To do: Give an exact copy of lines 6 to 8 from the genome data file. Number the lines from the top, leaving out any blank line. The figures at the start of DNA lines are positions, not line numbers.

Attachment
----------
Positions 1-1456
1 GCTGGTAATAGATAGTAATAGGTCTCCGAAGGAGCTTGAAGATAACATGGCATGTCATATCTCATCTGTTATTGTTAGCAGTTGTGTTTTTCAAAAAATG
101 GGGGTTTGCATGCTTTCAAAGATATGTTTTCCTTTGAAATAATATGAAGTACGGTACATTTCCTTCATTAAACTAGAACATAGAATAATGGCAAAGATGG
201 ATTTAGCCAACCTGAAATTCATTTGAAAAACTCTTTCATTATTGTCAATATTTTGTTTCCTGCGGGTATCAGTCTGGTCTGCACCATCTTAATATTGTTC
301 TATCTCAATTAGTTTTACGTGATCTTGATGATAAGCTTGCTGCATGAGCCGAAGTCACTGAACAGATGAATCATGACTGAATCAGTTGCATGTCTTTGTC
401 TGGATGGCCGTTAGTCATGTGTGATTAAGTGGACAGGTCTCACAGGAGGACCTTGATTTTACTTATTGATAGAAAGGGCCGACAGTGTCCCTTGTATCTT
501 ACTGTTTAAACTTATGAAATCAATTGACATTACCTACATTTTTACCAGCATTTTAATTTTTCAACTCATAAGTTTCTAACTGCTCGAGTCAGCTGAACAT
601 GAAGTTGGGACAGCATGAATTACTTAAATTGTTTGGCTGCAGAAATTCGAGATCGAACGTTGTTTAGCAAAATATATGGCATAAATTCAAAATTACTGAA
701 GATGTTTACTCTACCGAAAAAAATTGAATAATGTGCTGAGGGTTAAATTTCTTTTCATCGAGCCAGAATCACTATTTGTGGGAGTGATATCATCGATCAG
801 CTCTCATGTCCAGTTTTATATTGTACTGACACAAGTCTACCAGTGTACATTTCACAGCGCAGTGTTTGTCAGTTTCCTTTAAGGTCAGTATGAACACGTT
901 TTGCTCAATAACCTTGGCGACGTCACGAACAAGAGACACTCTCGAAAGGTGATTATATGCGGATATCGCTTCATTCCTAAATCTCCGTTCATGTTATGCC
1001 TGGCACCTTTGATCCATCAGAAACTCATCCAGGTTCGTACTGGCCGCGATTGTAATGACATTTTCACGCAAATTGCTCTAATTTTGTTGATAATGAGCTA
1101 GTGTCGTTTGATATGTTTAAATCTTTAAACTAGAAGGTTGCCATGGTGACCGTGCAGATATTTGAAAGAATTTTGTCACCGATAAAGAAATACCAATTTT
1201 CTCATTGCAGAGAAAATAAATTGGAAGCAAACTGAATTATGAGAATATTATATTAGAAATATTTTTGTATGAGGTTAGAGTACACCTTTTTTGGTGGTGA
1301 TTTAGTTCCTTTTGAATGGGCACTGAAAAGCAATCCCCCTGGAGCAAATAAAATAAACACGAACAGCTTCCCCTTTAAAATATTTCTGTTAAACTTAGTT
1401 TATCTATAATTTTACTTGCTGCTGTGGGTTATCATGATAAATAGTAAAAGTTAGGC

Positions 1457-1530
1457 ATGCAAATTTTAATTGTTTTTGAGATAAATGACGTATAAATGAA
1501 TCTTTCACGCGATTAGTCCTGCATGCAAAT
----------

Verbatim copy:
401 TGGATGGCCGTTAGTCATGTGTGATTAAGTGGACAGGTCTCACAGGAGGACCTTGATTTTACTTATTGATAGAAAGGGCCGACAGTGTCCCTTGTATCTT
501 ACTGTTTAAACTTATGAAATCAATTGACATTACCTACATTTTTACCAGCATTTTAATTTTTCAACTCATAAGTTTCTAACTGCTCGAGTCAGCTGAACAT
601 GAAGTTGGGACAGCATGAATTACTTAAATTGTTTGGCTGCAGAAATTCGAGATCGAACGTTGTTTAGCAAAATATATGGCATAAATTCAAAATTACTGAA